Garfield Maddox, a devout segregationist, owned and operated
a restaurant called the “Pickrick Cafeteria,” that was located
at 891 Hemphill Avenue near the Georgia
Tech campus. As
depicted in this WSB clip, after Maddox had renamed it the
Lester Maddox Cafeteria in the Fall of 1964, the restaurant itself
was known more for what it represented than for its good food
and affordable prices. Maddox and his customers supported segregation
and opposed the federal government's intervention in such policies.
The Pickrick was open only to white customers and refused those
who were black or those who were considered integrationists. The
restaurant featured a wide selection of free segregationist literature
and the “Make a Wish for Segregation” wishing well. Although Maddox
owned the restaurant to make a living, he utilized its ability to
attract media attention to voice his opinions and to gain support
in the community.
The restaurant faced several problems, the largest of which was
Rights Act of 1964 that made racial segregation illegal. It
was Maddox’s open defiance of the Civil Rights Act that thrust him
into the national spotlight. In 1964, he refused to serve three
black students and chased them out with a gun while his white customers
used axe handles. He contended that both his business and property
were being threatened.
The federal government took Lester Maddox to court in the case Willis
v. Pickrick Restaurant (1964), and ordered him to desegregate
within twenty days. Rather than own an integrated restaurant,
Maddox sold the Pickrick to two of his previous white employees,
Roy Duncan and Edward Piper.
L. Hollowell, the
civil rights lawyer depicted in this WSB clip, spoke out against
Lester Maddox. His actions as a lawyer had included defending the
Reverend Dr. King and hundreds of other foot
soldiers for civil rights. He also participated in cases that
desegregated buses and integrated public facilities. Hollowell’s
opinion of Lester Maddox was highly regarded in the Atlanta community'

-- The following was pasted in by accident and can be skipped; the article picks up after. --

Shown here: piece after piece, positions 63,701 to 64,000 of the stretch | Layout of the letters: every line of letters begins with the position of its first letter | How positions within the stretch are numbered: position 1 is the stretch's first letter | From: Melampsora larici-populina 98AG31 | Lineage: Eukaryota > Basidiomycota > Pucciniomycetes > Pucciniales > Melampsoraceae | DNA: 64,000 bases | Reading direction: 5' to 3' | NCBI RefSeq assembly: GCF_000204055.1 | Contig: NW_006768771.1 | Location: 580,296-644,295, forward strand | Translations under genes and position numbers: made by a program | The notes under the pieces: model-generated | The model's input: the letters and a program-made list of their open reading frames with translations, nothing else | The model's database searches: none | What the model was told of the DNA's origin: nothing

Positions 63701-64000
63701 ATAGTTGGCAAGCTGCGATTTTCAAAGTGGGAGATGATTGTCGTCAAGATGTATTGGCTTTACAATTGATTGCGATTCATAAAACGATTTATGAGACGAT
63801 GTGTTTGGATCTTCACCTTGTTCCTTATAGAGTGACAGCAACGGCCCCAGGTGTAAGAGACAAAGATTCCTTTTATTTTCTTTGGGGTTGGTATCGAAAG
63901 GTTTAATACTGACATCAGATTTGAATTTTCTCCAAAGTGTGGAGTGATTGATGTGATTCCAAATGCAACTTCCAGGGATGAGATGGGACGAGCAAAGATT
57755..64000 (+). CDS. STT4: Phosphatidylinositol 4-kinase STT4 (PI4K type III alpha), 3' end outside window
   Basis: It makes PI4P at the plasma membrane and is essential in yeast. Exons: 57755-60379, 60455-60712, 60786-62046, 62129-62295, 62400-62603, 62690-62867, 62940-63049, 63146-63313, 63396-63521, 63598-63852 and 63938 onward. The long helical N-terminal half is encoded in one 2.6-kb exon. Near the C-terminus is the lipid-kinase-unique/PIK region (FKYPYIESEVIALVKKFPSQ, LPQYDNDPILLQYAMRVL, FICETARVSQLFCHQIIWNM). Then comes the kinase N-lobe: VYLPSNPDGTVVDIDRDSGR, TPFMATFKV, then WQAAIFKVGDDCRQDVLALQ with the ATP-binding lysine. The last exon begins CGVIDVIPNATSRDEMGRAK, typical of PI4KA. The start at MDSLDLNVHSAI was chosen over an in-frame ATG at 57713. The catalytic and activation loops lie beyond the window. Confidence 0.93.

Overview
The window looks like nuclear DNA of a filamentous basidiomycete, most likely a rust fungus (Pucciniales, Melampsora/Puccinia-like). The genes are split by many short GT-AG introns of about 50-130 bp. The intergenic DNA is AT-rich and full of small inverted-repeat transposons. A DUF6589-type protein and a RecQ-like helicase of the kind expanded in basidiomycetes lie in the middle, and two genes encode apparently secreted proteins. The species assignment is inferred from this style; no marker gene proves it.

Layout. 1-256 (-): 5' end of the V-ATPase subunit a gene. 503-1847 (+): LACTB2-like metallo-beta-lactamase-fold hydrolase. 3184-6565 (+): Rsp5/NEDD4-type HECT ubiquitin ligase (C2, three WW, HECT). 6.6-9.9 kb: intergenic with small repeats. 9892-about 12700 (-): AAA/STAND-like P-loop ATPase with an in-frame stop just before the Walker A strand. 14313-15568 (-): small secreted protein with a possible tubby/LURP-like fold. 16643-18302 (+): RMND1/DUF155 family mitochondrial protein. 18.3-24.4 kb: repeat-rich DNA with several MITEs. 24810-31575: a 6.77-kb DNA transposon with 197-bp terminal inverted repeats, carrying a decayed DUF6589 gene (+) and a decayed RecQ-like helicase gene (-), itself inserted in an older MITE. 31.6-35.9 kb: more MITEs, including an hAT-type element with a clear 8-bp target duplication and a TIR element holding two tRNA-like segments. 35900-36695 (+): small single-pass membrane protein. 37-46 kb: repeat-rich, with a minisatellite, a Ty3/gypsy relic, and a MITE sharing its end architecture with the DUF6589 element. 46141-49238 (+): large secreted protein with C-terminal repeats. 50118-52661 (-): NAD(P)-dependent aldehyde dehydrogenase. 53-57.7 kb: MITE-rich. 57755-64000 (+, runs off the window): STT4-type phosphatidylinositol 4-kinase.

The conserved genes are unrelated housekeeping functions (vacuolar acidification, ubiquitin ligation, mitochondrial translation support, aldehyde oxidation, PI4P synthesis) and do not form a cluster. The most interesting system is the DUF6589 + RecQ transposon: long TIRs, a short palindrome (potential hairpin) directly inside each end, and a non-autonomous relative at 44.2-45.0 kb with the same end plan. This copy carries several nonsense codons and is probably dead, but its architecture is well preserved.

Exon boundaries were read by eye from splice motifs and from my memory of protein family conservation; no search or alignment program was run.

Hollowell's actions encouraged others to speak out against or
challenge Maddox’s opinions. A majority of other elite figures,
including former Georgia state representative Billy McKinney (father
of the politician Cynthia McKinney), considered Maddox as the
quintessential symbol of southern racism.
During his ownership of the Pickrick, Maddox twice ran for mayor
of Atlanta and
lost. In October 1965, he announced that he would seek the Democratic
nomination for governor. True to his reputation, he ran a grass-roots
campaign on platform based on segregation and resisting federal
encroachment on state and individual rights. This proved effective
for a majority of Georgia voters--Maddox was sworn in as governor
on January 10, 1967.
To the surprise of many, Maddox instituted many social reforms,
such as improving the prison system and promoting African Americans
into more prominent government positions. He was the first Georgia
governor to appoint an African American as the head of a state department--the
Board of Corrections. He was also instrumental in the state's hiring
of its first African American state trooper, its first African American
Georgia Bureau of Investigations (GBI) agent, and its first African
American members of draft boards.
Despite these positive measures, these actions were often seen
as insincere. In 1968, for example, Maddox ordered a heavy police
presence at the funeral procession of Dr. King, and he would not